The hockey world lost a true icon Saturday with the passing of long-time executive Bryan Murray. The 74-year-old succumbed to the Stage 4 colon cancer he had been fighting for the last three years.
Murray began his NHL executive career in 1981-82 with the Washington Capitals, the start of what would be an illustrious career that spanned over 30 years with five franchises. No matter where he found himself working, one characteristic that defined Murray during his career was his ability to win above all else.
“Ottawa” Boy Stays Local
For everything he achieved in his career – and there was a lot – perhaps most noteworthy is the fact he was able to do so much for his “hometown” team, the Ottawa Senators. A native of Shawville, Quebec (about an hour west of Ottawa), that Murray was able to spend the final 11 years of his career in Ottawa and enjoy some success only adds to his legacy.
My thoughts and prayers are with the entire Murray family. Thank you for everything Bryan. You gave me the chance to be who I am today.
— Erik Karlsson (@ErikKarlsson65) August 12, 2017
He first joined the organization (rather unexpectedly) in the 2005-06 season as head coach, having resigned from his post as general manager of the then-Anaheim Mighty Ducks at the conclusion of the 2003-04 season. In two full seasons as Ottawa’s bench boss, Murray twice helped his team make the playoffs, including taking the Sens to their first ever Stanley Cup Final (and his first as a coach) in 2006-07.
Ironically, it was the work Murray did as GM of the Mighty Ducks – drafting the likes of Corey Perry and Ryan Getzlaf – that would ultimately be the Senators’ undoing in the Cup Final. Unfortunately for Murray, his shift to the press box in 2007-08 as general manager also signified a change of fortunes for the Sens: once perennial playoff contenders, they would make consecutive appearances just once in the eight seasons he served as GM.
Still, in recognition of all his contributions throughout his Senators career, Murray was the first and thus far only person to be named to the Senators Ring of Honour late last year.
Despite the mixed results at the tail end of his career, his three-plus decades in the game were filled with many more successes than failures.
As a head coach with five different organizations (the Mighty Ducks, Senators, Capitals, Detroit Red Wings, and Florida Panthers) Murray finished his career as one of the winningest coaches in NHL history.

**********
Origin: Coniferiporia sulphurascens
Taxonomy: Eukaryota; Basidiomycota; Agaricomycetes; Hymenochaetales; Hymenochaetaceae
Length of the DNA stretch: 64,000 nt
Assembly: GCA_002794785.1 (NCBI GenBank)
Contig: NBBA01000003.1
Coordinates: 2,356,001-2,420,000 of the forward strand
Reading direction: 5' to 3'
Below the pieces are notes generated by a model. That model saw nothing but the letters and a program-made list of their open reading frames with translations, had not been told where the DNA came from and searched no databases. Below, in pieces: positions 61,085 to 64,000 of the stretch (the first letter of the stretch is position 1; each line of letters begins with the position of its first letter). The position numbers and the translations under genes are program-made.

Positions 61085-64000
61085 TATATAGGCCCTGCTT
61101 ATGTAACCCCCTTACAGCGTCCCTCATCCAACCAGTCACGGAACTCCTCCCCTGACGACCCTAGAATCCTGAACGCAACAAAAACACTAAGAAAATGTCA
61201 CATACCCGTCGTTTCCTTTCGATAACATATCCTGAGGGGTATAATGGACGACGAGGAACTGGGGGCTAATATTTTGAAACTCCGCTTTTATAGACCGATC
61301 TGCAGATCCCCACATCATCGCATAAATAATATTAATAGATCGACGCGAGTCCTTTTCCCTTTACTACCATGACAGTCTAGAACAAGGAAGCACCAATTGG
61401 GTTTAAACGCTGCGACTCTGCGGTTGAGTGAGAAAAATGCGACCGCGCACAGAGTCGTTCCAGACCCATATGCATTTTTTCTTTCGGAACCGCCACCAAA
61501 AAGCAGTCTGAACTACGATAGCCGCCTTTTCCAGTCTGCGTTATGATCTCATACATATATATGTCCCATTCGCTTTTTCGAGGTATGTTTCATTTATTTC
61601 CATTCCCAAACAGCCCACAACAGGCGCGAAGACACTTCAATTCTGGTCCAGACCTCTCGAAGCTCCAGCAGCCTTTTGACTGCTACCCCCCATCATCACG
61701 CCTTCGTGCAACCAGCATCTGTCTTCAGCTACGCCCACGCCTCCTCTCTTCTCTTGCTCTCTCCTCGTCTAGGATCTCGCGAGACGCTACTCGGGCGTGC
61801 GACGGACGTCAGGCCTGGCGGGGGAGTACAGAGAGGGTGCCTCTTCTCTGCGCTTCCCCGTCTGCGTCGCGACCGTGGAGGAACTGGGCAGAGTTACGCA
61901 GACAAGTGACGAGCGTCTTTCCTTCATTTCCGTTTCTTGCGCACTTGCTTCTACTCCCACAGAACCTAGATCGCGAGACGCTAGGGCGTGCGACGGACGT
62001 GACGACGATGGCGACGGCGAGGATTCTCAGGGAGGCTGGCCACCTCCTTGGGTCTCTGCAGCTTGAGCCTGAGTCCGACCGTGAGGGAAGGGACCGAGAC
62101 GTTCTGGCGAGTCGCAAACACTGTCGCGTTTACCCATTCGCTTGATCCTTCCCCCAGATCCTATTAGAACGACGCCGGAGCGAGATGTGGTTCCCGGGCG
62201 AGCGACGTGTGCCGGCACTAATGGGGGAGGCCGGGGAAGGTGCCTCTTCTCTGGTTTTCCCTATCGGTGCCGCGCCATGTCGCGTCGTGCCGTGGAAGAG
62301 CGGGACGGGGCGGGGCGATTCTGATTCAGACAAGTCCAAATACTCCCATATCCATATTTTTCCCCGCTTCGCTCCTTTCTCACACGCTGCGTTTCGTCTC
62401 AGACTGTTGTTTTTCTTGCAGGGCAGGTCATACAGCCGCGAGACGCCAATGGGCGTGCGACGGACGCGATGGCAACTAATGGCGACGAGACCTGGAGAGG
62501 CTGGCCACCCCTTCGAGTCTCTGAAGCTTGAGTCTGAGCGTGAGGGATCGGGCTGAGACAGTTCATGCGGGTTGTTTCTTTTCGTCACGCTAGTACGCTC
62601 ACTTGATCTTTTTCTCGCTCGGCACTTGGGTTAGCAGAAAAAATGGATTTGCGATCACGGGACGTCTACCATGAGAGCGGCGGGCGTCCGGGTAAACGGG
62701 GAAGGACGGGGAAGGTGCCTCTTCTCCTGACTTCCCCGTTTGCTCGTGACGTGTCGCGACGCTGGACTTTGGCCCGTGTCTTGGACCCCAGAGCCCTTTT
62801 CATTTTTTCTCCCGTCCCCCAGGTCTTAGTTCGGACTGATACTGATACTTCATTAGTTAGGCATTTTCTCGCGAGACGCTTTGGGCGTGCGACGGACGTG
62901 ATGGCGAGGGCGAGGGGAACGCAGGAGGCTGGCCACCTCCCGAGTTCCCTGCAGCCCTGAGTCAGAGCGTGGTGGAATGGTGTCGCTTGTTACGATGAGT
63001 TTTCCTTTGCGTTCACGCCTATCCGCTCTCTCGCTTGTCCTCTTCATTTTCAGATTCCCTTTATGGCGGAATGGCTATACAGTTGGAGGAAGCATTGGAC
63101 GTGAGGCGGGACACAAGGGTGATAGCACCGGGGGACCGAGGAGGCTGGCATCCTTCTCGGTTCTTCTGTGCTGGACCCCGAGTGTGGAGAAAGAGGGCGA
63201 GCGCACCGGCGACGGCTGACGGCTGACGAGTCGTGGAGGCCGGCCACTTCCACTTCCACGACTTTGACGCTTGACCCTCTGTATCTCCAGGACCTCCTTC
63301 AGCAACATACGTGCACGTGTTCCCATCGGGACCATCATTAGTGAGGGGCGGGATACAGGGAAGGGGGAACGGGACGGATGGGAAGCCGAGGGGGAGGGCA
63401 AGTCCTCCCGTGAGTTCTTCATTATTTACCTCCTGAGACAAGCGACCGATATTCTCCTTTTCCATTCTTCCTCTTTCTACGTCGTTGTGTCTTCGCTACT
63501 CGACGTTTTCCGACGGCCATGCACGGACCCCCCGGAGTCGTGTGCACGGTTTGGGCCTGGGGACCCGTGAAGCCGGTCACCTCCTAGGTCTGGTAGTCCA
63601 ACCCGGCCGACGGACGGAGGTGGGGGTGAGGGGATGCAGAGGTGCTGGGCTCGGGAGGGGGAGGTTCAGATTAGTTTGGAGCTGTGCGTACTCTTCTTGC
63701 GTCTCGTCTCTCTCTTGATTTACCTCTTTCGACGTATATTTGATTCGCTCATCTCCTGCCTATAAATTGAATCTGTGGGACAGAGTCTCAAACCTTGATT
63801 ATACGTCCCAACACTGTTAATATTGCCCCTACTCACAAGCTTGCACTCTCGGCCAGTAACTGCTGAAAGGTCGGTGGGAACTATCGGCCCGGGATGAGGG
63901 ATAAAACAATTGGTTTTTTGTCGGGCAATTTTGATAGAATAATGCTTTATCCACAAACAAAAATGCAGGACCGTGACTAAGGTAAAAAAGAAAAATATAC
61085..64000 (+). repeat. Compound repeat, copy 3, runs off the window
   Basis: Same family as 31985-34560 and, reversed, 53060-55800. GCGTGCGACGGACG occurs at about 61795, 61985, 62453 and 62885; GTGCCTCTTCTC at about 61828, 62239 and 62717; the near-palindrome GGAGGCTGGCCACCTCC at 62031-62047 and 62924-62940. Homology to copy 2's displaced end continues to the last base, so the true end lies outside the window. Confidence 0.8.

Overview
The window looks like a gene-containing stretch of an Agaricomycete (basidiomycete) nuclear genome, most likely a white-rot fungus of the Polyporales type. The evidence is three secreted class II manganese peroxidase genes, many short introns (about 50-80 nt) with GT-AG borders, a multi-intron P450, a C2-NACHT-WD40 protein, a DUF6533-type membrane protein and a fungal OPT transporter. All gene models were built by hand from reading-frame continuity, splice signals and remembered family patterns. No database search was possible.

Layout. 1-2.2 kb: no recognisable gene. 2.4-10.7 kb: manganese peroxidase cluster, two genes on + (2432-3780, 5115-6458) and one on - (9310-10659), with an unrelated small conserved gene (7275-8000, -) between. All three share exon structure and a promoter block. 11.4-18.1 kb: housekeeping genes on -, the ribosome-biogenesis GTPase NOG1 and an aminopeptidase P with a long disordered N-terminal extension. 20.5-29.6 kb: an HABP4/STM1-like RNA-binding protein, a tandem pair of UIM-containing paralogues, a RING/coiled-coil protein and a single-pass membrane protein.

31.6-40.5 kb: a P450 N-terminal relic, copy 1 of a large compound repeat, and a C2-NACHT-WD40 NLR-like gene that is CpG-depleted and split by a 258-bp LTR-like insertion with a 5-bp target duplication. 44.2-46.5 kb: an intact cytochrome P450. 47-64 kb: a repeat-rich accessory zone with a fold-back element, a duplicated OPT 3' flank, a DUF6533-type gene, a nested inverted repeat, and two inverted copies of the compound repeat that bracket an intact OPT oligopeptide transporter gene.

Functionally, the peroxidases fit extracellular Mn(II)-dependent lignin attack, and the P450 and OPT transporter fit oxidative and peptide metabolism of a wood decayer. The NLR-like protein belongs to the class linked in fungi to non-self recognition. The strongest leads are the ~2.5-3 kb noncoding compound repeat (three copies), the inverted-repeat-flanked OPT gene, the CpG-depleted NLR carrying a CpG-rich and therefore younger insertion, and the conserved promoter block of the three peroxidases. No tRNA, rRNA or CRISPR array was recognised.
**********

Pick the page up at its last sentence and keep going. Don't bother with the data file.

His 620 wins put him 10th all-time, and his overall record of 620-465-133-21 gave him a .563 career winning percentage. More impressive than the numbers was Murray’s knack for helping guide teams to success – in 17 seasons as a coach, his teams missed the playoffs only three times.
Some of his best and most memorable moments behind an NHL bench came with the Capitals who, as mentioned, gave him his first job in 1981-82. Murray helped the Caps to their first playoff series win in franchise history in 1983-84 and, for his efforts in the regular season, was awarded the Jack Adams for the first and only time in his career.
Heartbroken at the passing of my friend Bryan Murray. Hockey world has lost a great man. Rest well Bryan.
— Eugene Melnyk (@MelnykEugene) August 12, 2017
General Manager Murray
Save for the Capitals, Murray served as coach and general manager (separately or concurrently) for each of the above teams, enjoying even more noteworthy success in the press box. As general manager of the Panthers from their inception in 1994-95 to 1997-98, Murray took the upstart franchise to its first Stanley Cup Final in just its third season, which also happened to be the first playoff appearance in franchise history (he accomplished the same feat with Anaheim in 2003).
Beyond team success, Murray drafted a number of well-known names, including Radek Dvorak (Panthers), Chris Osgood and Darren McCarty (Red Wings), and Erik Karlsson (Senators).
Building Cancer Awareness
All of the achievements mentioned above pale in comparison to the effect Murray has had in the fight against cancer. Since taking his story public in 2014, Murray had been one of the NHL’s biggest ambassadors for the Hockey Fights Cancer campaign, helping grow its reach even beyond Ottawa’s borders.
His admission that he may have been living with cancer for 10 years before his diagnosis, and that a colonoscopy was what finally detected it, prompted many people both inside and outside the hockey world to get tested. One of those people was Brad Shaw, an assistant coach with the St. Louis Blues, who underwent a colonoscopy in 2015 and discovered he had a polyp.
Shaw’s is but one of the many positive stories to emerge out of Murray’s heartbreaking diagnosis, which was why Murray went public to begin with.
He did so much for the game of hockey and the product on the ice, but it’s the work he did to promote men’s health and the fight against cancer – not the achievements of the players he drafted – that will be Murray’s lasting legacy.